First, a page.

White Patches

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What are white patches?

White patches on your skin are a common type of depigmented skin lesion associated with an infection, allergy, or autoimmune disorder. Rarely, skin cancers and precancerous changes can cause white patches on the skin, but these serious causes are much less common.

One common cause of white spots, or hypopigmentation, is a fungal infection of the skin known as tinea versicolor. This fungal infection is not contagious and can be treated easily with over-the-counter medications. Tinea versicolor is sometimes associated with other symptoms, such as itching or dryness on or around the white patches.

Another important cause of white patches on the skin is vitiligo, an autoimmune disorder that leads to the destruction of melanocytes, the cells that make the pigment that gives your skin color. White patches from vitiligo may come and go or they may be permanent. Vitiligo is most commonly only a cosmetic issue, and a variety of medicines and some procedures can help to minimize the appearance of the white patches.

A third important cause of white patches on the skin is eczema. Eczema is an inflammatory skin condition caused by a hypersensitivity or allergy and is often associated with asthma. Eczema usually results in scaling and itching of the skin, sometimes with peeling or oozing, but it can also lead to the formation of white patches.

Your white patches may develop slowly or all at once. White patches are usually are not serious, although you may wish to consult your health care provider to determine the exact cause of your white patches. Seek prompt medical care if your white patches are persistent or cause you concern.

What other symptoms might occur with white patches?

White patches may accompany other symptoms, which vary depending on the underlying disease, disorder or condition.

Common symptoms that may occur along with white patches

White patches may accompany other symptoms including:

  • Asthma and allergies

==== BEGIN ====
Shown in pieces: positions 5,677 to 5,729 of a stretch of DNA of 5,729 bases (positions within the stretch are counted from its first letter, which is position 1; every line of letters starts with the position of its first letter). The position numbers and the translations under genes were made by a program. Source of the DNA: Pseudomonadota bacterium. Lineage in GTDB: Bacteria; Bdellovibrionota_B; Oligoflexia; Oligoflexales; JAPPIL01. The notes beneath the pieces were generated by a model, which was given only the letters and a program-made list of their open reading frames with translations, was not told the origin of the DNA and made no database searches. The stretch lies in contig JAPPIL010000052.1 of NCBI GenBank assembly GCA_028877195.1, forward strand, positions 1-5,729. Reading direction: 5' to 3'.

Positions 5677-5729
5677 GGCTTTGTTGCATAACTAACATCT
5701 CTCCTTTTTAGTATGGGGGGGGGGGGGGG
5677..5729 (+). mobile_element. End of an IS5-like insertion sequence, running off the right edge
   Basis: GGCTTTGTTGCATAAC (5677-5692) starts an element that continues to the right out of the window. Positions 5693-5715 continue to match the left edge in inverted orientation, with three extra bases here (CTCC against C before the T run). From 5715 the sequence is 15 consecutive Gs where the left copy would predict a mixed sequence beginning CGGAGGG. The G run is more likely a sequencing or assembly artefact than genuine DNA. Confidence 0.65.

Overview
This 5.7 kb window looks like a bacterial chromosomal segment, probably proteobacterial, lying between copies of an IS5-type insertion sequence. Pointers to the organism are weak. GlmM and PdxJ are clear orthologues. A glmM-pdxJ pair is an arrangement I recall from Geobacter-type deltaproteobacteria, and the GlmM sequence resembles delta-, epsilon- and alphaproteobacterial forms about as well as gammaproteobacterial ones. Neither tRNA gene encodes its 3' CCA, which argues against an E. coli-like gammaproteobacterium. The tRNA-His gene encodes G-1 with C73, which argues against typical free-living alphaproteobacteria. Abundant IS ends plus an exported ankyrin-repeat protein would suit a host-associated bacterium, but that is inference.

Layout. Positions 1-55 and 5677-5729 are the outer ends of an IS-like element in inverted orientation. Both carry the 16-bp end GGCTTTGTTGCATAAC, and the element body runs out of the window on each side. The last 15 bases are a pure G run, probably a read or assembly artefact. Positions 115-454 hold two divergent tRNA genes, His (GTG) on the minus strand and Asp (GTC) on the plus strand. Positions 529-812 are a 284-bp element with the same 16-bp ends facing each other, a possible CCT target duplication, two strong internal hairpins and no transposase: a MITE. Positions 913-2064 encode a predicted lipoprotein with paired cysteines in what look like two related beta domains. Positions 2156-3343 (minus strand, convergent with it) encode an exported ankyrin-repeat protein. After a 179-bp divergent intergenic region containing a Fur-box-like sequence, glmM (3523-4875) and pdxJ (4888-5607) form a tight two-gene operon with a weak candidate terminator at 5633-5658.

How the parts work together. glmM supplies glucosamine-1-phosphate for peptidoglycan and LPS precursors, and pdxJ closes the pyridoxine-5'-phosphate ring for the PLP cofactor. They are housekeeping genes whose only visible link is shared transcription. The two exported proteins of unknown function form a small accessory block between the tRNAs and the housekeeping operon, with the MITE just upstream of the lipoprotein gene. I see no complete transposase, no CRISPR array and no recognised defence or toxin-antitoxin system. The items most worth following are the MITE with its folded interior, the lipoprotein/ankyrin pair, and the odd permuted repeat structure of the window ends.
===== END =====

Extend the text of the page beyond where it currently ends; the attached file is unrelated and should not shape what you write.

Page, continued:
• Burning or tenderness
  • Changes in the feel of your skin, especially on or around the white patches
  • Dryness of the skin, especially around the white patches
  • Itchy skin
  • Peeling or scaling of the skin
  • Redness, warmth or swelling

Symptoms that might indicate a serious condition

In very rare cases, white patches may occur with other symptoms that might indicate a serious condition that should be evaluated immediately in an emergency setting. Seek immediate medical care (call 911) if you, or someone you are with, have white patches along with other serious symptoms including:

What causes white patches?

White patches are usually caused by one of two conditions: tinea versicolor or vitiligo. Less commonly, white patches on the skin can be caused a skin inflammation known as eczema.

Tinea versicolor is a type of fungal infection that leads to the development of white patches. The patches can appear anywhere on your body, depending on where the fungus grows. The white patches seen in vitiligo are the result of an autoimmune disorder. In vitiligo, the body’s immune system mistakenly targets melanocytes, the cells that produce your skin pigment, as a foreign substance. When these cells are destroyed, the lack of skin pigment causes white patches. Eczema is a condition where the skin is overly sensitive to common allergens and becomes scaly, itchy, and sometimes white.